Relevancy relates to quality, but it does not imply it. The search engines’ ultimate goal is to deliver quality results. Up till now, the best available method was to check content for relevancy. Page ranking was the ultimate solution for determining relevancy (and hoping for quality). But now that there are more data available via the information generated by Web 2.0, search engines will ultimately develop judgments based on more accurate methods. Take for example: When a home buyer is searching for a real estate term in a particular market, the consumer hopes to get not only related content, but content produced by "good quality" author. That is, a good sales person, with the quality of such: intelligence, emphaty and aggressiveness. The basis of the future relationship is an client-agent relationship. Consumer wants to find an agent who can represent his or her interest the best. Using a search engine to find related content, locate and trust the author, project this trust of authority into trust of professionalism is the mean, not the goal. Consumer’s ultimate goal is to have the best real estate business process provided by the agent. How can a search engine tell who is a good sales person, just by analyzing the relevancy of the content produced by the real estate agent. Certainly not with Page Ranking alone. Just because a lot of other real estate professionals link to this particular one may imply intelligence, but not emphaty and aggressiveness, which are also required for a successful sales process. On the other hand, if a search engine can relate content relevancy with consumer generated information (how many consumer bookmarked a particular blog with a particular set of related tags), social networking relationship (how many "friends", "admirer", "connection" a particular agent has on different networks), we get closer to determining the overall quality of the content provided. I suspect that Yahoo’s purchase of MyBlogLog relates to this new concept. While on the surface, MyBlogLog delivers a social networking service for blog and website owners and visitors, in the background, it is capable of generating additional classification information by tracking what sites a particular user is visiting. They have now another authoritative source for determining quality using the information about the behavior of the general public. Returning to a site over and over again implies similar relevancy to the classic page ranking by links, but extends the qualification from the authors to the browsing public. We will see many other social behaviors tracked for relevancy purposes in the near future.
Third: Modern web applications are using more and more
client technologies (i.e. AJAX, Flash etc.) vs. pure HTML content, which is
traditionally non-indexable by search engines. There is lot of relevant
information generated nowadays, which are simple left out from the search
engines because of that. We, at RealBird, have to drop some of our user interface
concepts just because we want to make sure, that maximum search engine exposure
is provided for our clients, even when it effects our overall user experience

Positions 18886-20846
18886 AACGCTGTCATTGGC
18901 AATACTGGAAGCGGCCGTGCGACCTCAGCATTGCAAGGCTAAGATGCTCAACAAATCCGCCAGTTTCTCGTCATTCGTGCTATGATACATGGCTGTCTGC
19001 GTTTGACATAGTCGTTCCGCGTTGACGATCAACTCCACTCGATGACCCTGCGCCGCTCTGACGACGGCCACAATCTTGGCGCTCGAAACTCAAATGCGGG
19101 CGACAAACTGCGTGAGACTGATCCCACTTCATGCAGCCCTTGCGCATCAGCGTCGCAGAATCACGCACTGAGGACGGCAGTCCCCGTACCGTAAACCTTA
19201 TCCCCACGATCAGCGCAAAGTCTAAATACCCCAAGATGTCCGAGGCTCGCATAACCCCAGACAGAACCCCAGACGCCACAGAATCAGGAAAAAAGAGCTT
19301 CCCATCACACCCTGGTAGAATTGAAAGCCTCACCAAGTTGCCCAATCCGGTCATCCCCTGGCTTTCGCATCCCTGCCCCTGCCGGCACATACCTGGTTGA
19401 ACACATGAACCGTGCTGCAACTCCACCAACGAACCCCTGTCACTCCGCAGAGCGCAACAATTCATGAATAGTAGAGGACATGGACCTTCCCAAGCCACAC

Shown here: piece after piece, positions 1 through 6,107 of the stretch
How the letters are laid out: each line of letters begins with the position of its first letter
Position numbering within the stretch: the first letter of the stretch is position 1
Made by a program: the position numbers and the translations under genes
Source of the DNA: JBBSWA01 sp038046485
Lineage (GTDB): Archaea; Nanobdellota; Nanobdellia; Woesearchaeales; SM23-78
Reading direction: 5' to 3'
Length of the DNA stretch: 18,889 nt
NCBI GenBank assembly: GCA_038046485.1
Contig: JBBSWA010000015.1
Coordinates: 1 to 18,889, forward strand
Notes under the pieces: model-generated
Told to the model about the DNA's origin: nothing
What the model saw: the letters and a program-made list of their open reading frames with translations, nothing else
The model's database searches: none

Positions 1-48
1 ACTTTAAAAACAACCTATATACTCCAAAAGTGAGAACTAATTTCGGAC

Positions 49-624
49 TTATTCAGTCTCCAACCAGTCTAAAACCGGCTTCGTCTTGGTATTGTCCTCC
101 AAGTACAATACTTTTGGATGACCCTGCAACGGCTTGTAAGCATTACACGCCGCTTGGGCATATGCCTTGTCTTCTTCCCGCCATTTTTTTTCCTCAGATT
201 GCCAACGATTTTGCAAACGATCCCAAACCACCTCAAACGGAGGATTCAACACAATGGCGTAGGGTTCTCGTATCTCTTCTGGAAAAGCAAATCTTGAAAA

and innovations. This is changing though. For example, GetClicky indicated that
their log tracking system will support tracking AJAX interactions, which is not
yet provided by any system as far as I know and I believe search engines are
working on acquiring content from sources not queried before. Take for example
all the geographic content provided on Ajax maps (Google, MS Virtual Earth,
Yahoo, MapQuest). While they may be extremely relevant to a particular search
term, they are simple ignored by search engines currently, due to the fact that
they are not rendered as normal HTML markups, but rather created in the browsers
memory on the fly. Another example: If you put a blogroll
on your blog or website using server side technologies, (i.e. the links to
the 3rd party blogs are rendered as regular HTML), you most likely get scores for it by Google as outgoing links. On the
other hand if you use Google’s own, Ajax based feed reader API, the very same
links are rendered on the fly, and while users may see them and use those links
just like in the server-side rendering scenario, they are completely invisible
for search engine robots. The content, the relevancy, the quality is the same,
but current search engines punish you for using modern technologies to
deliver better user experience. This will obviously change. It has to.
Having all that said, I agree with Pat, that this is an opportunity for the
real estate community to get into the game and turning this short term
opportunity into business by blogging it away. But I also sense some major
changes coming to town: the way Google changed the search engine game by putting
emphasize on the connection between quality content from purely analyzing the
content itself, the new search engines will put more
and more emphasis on the relevancy established by the consumer public vs.
relevancy established by the authors of the content only.
So blog it away, but also start using social networks such as InmanWiki, ActiveRain, LinkedIn, MyBlogLog and so on. Your online relevancy will certainly be more than just the content you provide: it also your behavior and participation online.
— Zoltan Szendro